REDMOND, Wash., May 23, 2001 — Microsoft Corp. today announced two powerful new additions to its Microsoft® Windows® operating system family, built for the forthcoming Intel® Itanium™ 64-bit processor. The new versions of the Windows operating system for servers and workstations will support the most demanding scientific and technical applications, and massive enterprise and e-commerce applications, as well as the most popular business applications.
Microsoft's 64-bit Windows Advanced Server Limited Edition is scheduled for final release to coincide with general commercial availability of OEM Itanium-based systems. The workstation version, Windows XP 64-Bit Edition, will be fully supported through the Early Deployment Program before its final release on Oct. 25, when the product will ship simultaneously with Microsoft's 32-bit Windows XP desktop offerings.
"The 64-bit Windows platform is the best choice for customers who want to combine powerful, 64-bit computing with great price/performance and manageability, unmatched scalability, and broad hardware and software support," said Brian Valentine, senior vice president of the Windows Division at Microsoft. "Microsoft is fully committed to the Itanium program and is working closely with Intel, our customers and industry partners to ensure that Windows provides unmatched support for 64-bit computing and that the best of the industry's hardware and software is available when we launch."
"We welcome the introduction of Microsoft's 64-bit Windows platform for Itanium-based systems," said Paul Otellini, executive vice president and general manager, Intel Architecture Group. "The availability of the Windows platform for the Itanium family will continue the long-standing relationship between Microsoft and Intel and ensure that business enterprises, scientists and engineers will be able to take advantage of the full power of 64-bit computing on the Intel Architecture."
Broad Industry Support for 64-Bit Windows
Microsoft is working with computer hardware manufacturers and the makers of more than 300 software applications to ensure massive industry support for the forthcoming 64-bit Windows platform.
"The demand from ISVs wanting to migrate existing applications for Windows to 64-bit is huge," Valentine said. " Microsoft is running weeklong migration labs, accommodating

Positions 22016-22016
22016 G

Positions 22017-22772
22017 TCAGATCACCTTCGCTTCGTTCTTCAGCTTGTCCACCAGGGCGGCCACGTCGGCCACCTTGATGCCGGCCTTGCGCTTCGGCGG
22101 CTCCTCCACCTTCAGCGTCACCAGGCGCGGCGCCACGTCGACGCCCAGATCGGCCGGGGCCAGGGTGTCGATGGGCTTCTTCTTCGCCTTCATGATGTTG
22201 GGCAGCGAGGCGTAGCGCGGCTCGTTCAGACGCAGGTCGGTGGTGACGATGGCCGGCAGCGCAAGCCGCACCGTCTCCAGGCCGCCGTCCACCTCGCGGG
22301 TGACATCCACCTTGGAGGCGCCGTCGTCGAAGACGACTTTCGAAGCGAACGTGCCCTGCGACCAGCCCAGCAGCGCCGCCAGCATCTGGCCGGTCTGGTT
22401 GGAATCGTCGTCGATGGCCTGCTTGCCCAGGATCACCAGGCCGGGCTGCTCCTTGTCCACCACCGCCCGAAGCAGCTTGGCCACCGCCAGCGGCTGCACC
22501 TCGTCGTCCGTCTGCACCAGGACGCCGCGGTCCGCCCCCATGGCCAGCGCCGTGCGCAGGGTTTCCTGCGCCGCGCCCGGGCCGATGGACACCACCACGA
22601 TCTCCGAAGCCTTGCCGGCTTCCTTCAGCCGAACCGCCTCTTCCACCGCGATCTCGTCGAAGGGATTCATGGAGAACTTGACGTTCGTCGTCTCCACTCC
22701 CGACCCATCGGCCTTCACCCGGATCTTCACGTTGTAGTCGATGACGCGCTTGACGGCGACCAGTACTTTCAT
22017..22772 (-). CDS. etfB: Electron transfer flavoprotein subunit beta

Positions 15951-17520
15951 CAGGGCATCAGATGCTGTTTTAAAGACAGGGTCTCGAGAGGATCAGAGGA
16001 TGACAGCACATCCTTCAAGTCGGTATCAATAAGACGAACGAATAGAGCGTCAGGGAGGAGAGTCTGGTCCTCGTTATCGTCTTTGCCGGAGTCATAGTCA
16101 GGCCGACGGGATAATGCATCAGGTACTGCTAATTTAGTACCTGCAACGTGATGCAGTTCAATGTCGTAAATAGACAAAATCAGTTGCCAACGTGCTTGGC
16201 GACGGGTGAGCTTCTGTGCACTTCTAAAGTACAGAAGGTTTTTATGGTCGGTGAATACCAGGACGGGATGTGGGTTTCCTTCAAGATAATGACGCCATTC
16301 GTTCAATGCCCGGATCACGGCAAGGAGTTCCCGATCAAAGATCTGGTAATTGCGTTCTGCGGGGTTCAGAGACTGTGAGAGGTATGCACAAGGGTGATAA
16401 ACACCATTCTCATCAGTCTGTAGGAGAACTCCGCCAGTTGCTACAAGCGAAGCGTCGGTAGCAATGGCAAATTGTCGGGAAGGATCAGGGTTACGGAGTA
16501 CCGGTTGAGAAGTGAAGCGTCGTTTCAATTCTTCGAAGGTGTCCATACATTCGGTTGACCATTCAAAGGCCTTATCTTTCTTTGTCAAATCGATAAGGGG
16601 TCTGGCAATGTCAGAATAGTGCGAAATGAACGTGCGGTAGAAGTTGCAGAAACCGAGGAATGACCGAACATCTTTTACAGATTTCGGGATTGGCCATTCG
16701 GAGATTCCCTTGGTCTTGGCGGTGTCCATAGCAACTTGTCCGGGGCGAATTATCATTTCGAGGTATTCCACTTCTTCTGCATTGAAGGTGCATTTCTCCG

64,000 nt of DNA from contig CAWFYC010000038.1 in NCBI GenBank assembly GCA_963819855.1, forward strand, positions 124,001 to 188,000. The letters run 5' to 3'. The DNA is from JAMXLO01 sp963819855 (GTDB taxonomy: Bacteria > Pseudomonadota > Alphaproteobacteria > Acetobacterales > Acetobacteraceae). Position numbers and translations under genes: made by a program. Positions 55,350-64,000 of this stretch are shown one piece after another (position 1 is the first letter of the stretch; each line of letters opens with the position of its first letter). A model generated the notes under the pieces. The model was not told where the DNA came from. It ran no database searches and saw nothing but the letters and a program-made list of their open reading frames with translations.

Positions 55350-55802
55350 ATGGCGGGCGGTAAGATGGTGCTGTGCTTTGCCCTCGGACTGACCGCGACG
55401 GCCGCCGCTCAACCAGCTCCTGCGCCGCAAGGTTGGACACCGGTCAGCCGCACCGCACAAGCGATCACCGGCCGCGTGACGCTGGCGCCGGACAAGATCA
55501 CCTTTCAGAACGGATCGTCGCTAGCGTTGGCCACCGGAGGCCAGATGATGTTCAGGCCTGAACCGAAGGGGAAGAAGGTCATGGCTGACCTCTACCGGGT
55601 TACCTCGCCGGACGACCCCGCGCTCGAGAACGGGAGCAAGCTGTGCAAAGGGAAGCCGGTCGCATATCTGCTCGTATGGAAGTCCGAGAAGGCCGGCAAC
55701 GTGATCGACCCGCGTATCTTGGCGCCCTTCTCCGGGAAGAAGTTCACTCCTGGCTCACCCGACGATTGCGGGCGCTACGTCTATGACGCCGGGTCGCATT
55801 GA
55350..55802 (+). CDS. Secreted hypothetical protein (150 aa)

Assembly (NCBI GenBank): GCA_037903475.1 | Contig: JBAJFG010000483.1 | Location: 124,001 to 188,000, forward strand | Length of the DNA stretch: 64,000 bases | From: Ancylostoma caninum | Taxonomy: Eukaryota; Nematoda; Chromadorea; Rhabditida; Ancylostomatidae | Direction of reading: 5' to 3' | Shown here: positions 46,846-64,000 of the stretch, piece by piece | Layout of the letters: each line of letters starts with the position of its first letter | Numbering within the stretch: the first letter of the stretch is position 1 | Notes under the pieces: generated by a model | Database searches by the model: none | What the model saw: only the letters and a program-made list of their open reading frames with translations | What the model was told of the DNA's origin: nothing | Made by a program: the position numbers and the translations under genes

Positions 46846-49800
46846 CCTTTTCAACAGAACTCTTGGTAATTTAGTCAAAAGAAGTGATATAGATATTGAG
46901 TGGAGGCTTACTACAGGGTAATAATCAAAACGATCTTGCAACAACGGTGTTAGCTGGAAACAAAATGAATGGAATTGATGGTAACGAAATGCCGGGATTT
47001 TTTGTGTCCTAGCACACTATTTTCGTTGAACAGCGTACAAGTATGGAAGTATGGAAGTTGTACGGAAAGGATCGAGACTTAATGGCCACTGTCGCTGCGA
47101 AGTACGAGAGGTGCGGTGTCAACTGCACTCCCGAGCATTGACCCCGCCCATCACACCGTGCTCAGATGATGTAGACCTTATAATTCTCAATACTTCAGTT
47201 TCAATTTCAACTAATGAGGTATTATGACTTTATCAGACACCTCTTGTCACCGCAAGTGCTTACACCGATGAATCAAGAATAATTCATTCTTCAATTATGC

20 ISVs at a time, and has created online remote porting terminals. We are taking the labs on the road this summer to reach out to additional ISVs -- we expect to work with several hundred."
"64-bit Windows provides our customers with the performance and scalability they need for mission-critical business intelligence solutions," said Jim Davis, senior vice president and chief marketing officer of SAS Institute Inc. "Our customers depend on SAS to turn massive amounts of e-commerce and e-business data into usable information to optimize their business' performance and manage customer relationships."
The 64-bit Windows platform addresses the expanding data needs of business, academic, engineering and scientific organizations that are pushing the limits of existing information technology platforms. Scenarios for 64-bit computing include the following:
High-volume e-commerce and dot-com sites
Large database applications, including online analytical processing (OLAP) and data mining
Digital content creation of complex 3-D graphics and animation for HDTV/DTV, games and motion picture animation
Complex mechanical design and analysis, such as automotive and aerospace engineering
Scientific applications and research, such as astronomy, human and earth sciences
On the server side, 64-bit Windows supports server consolidation, increased availability of scalable mid-range Windows 2000-based servers, and 64-bit application development. On the workstation side, Windows XP 64-Bit Edition not only supports technical and scientific applications, but runs popular 32-bit business and enterprise applications. Future 64-bit offerings from Microsoft will include server applications, including SQL Server™ 2000.
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